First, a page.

CAIRO, Egypt — The removal of bodies from the scene of the Metrojet crash was completed Tuesday as 28 bags containing victims' remains were flown to Russia for DNA testing, local aviation ministry sources said.
Suitcases and personal belongings were also collected by authorities. They will be DNA tested in Russia as officials seek to identify all 224 victims of Saturday's crash over northern Sinai.
The mystery over what caused the disaster deepened early Tuesday when Russian news agency TASS reported that investigators had found "elements" in the wreckage that were not part of an Airbus A321. The items have been taken for examination, it reported, citing unidentified sources in Cairo.
However, an adviser to Egypt's aviation minister denied the report.
A senior U.S. defense official told NBC News late Monday that an American infrared satellite detected a heat flash at the same time and in the same vicinity of the crash.
According to the official, U.S. intelligence analysts believe the flash could indicate some kind of explosion on the aircraft itself — either a fuel tank or a bomb — but that there's no indication that a surface-to-air missile brought the plane down.
That same infrared satellite would have been able to track the heat trail of a missile from the ground.
"The speculation that this plane was brought down by a missile is off the table," the official said.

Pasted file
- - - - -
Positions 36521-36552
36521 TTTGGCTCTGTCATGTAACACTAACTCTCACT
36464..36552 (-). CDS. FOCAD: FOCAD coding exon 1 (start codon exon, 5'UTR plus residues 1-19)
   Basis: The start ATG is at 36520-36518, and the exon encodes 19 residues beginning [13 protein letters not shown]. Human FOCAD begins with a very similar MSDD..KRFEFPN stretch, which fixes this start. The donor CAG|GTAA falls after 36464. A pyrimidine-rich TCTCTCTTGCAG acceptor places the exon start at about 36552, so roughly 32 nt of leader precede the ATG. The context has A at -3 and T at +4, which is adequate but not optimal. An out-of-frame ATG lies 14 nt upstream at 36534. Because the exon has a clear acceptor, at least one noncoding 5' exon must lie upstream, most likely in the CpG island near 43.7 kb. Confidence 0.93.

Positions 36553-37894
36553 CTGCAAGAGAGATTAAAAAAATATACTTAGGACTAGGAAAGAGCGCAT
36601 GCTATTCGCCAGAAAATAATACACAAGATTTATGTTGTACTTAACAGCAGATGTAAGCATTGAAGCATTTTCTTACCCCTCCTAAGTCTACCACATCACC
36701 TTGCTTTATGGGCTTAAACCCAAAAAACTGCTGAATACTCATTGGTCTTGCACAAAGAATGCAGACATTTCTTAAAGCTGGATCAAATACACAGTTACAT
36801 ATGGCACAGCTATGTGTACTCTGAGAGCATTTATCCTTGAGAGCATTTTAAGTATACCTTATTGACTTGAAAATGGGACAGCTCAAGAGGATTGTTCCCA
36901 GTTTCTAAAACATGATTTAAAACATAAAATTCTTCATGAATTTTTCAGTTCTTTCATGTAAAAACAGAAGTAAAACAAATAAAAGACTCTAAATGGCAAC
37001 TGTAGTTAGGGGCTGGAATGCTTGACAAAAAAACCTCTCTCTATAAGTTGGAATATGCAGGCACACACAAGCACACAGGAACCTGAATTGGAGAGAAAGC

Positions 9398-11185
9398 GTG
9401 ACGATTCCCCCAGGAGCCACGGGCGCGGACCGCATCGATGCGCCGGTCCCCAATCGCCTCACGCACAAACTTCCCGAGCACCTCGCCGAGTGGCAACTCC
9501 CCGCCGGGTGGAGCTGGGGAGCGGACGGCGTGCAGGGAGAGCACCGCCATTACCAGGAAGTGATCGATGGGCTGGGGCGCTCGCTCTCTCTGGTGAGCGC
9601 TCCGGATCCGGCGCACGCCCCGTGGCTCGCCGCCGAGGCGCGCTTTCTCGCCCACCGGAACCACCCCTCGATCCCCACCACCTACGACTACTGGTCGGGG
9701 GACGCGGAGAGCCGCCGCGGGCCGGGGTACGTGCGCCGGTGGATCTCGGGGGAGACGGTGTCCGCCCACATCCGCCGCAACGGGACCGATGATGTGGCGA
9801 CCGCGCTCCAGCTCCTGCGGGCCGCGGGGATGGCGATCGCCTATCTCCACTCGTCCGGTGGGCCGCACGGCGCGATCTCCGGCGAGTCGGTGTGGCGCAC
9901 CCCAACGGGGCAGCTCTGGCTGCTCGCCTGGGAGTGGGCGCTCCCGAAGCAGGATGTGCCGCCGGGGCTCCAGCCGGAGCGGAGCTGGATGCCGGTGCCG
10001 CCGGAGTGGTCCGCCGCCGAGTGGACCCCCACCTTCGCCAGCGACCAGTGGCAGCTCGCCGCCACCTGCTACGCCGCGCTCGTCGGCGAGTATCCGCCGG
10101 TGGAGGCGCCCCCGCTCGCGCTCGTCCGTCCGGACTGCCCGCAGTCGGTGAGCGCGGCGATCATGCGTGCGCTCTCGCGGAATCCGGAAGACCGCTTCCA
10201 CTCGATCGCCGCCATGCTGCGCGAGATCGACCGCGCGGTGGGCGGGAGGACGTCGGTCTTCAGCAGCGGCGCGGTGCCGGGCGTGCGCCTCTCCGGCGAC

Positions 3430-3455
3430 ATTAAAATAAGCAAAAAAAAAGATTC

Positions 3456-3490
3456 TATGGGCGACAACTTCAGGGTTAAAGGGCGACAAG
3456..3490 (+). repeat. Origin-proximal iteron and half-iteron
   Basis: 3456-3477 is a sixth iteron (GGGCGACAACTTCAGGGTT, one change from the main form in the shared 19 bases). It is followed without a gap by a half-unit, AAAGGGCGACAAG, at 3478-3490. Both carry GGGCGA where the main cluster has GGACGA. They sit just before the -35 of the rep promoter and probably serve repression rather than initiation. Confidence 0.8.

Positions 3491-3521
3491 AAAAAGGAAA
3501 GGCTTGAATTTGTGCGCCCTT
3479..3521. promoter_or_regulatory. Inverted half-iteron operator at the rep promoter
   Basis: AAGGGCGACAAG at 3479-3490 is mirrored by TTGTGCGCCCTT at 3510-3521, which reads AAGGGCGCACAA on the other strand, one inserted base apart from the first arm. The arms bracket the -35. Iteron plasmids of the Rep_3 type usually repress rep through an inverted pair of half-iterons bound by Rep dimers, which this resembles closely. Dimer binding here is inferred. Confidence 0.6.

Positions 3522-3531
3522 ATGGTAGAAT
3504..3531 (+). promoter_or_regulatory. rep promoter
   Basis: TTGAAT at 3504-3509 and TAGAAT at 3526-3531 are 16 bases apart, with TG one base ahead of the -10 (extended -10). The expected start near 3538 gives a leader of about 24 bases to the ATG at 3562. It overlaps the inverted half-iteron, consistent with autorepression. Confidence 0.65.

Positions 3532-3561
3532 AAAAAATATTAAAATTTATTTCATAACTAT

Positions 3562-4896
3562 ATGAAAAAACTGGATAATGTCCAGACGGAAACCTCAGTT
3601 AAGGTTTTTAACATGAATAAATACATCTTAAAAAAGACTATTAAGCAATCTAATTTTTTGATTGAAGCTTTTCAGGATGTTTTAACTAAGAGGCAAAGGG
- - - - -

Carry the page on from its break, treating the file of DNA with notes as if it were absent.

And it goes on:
Three investigators from Ireland — where the doomed Airbus A321 was registered by a leasing company — arrived in Egypt Tuesday to work alongside Russian, Egyptian and French experts.
Flight 7K9268 was at 31,000 feet when it crashed only 23 minutes after taking off from the Red Sea resort of Sharm el-Sheikh. It was bound for St. Petersburg.
James Clapper, the U.S. director of national intelligence, said that while there is no direct evidence of any terrorist involvement yet, it couldn't be excluded that the plane was brought down by ISIS extremists in the Sinai Peninsula. "It's unlikely, but I wouldn't rule it out," he told reporters in Washington.
Asked if a terrorist attack could be ruled out, Russian President Vladimir Putin's spokesman Dmitry Peskov said: "No versions could be excluded."
However, experts said investigators would also be focusing on a previous accident in which the aircraft suffered "serious damage" from a tail strike and was grounded for several months for repairs.
Post-accident repairs in the same part of the plane have caused at least two other midair breakups, including the world's second-deadliest plane crash — in Japan in 1985.
"In the case of the Japan Airlines 747, the repair failed allowing pressurized air into the vertical fin or rudder of the airplane," former captain and NBC News aviation safety expert John Cox said. "It caused it to separate and they lost control of the airplane. This is something the investigators are going to look at very carefully. If you have an explosive type decompression due to a failed pressure bulkhead, it's going to cause a lot of damage at the back of the airplane."
The jet's 'black boxes' — its flight data recorder and cockpit voice recorder — were recovered and were being analyzed.
"The downloading of the data from the flight data recorders is a reasonably simplistic process to get the data down," Cox said. "The more complex process is in the analysis."
Alastair Jamieson reported from London.